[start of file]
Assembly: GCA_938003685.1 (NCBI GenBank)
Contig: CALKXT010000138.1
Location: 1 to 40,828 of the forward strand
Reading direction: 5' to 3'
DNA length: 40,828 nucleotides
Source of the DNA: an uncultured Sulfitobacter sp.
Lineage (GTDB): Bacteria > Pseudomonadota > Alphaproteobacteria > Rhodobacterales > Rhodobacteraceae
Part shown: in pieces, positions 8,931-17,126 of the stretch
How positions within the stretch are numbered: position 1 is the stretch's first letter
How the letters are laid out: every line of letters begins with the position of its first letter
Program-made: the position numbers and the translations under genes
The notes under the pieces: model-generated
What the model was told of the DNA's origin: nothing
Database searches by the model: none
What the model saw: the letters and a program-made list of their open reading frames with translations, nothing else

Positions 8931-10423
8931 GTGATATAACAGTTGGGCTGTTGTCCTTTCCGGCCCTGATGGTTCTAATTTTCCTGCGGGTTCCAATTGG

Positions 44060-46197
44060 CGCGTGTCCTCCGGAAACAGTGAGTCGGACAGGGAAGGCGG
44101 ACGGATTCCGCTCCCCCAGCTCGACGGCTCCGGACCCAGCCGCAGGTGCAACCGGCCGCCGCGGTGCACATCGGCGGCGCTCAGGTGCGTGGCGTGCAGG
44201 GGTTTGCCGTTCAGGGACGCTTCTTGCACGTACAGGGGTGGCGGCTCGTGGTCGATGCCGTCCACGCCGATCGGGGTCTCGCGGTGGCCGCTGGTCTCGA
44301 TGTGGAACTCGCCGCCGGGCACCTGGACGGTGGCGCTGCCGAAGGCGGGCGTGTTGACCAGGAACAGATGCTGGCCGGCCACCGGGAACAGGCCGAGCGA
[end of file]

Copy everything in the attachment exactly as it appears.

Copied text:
Assembly: GCA_938003685.1 (NCBI GenBank)
Contig: CALKXT010000138.1
Location: 1 to 40,828 of the forward strand
Reading direction: 5' to 3'
DNA length: 40,828 nucleotides
Source of the DNA: an uncultured Sulfitobacter sp.
Lineage (GTDB): Bacteria > Pseudomonadota > Alphaproteobacteria > Rhodobacterales > Rhodobacteraceae
Part shown: in pieces, positions 8,931-17,126 of the stretch
How positions within the stretch are numbered: position 1 is the stretch's first letter
How the letters are laid out: every line of letters begins with the position of its first letter
Program-made: the position numbers and the translations under genes
The notes under the pieces: model-generated
What the model was told of the DNA's origin: nothing
Database searches by the model: none
What the model saw: the letters and a program-made list of their open reading frames with translations, nothing else

Positions 8931-10423
8931 GTGATATAACAGTTGGGCTGTTGTCCTTTCCGGCCCTGATGGTTCTAATTTTCCTGCGGGTTCCAATTGG

Positions 44060-46197
44060 CGCGTGTCCTCCGGAAACAGTGAGTCGGACAGGGAAGGCGG
44101 ACGGATTCCGCTCCCCCAGCTCGACGGCTCCGGACCCAGCCGCAGGTGCAACCGGCCGCCGCGGTGCACATCGGCGGCGCTCAGGTGCGTGGCGTGCAGG
44201 GGTTTGCCGTTCAGGGACGCTTCTTGCACGTACAGGGGTGGCGGCTCGTGGTCGATGCCGTCCACGCCGATCGGGGTCTCGCGGTGGCCGCTGGTCTCGA
44301 TGTGGAACTCGCCGCCGGGCACCTGGACGGTGGCGCTGCCGAAGGCGGGCGTGTTGACCAGGAACAGATGCTGGCCGGCCACCGGGAACAGGCCGAGCGA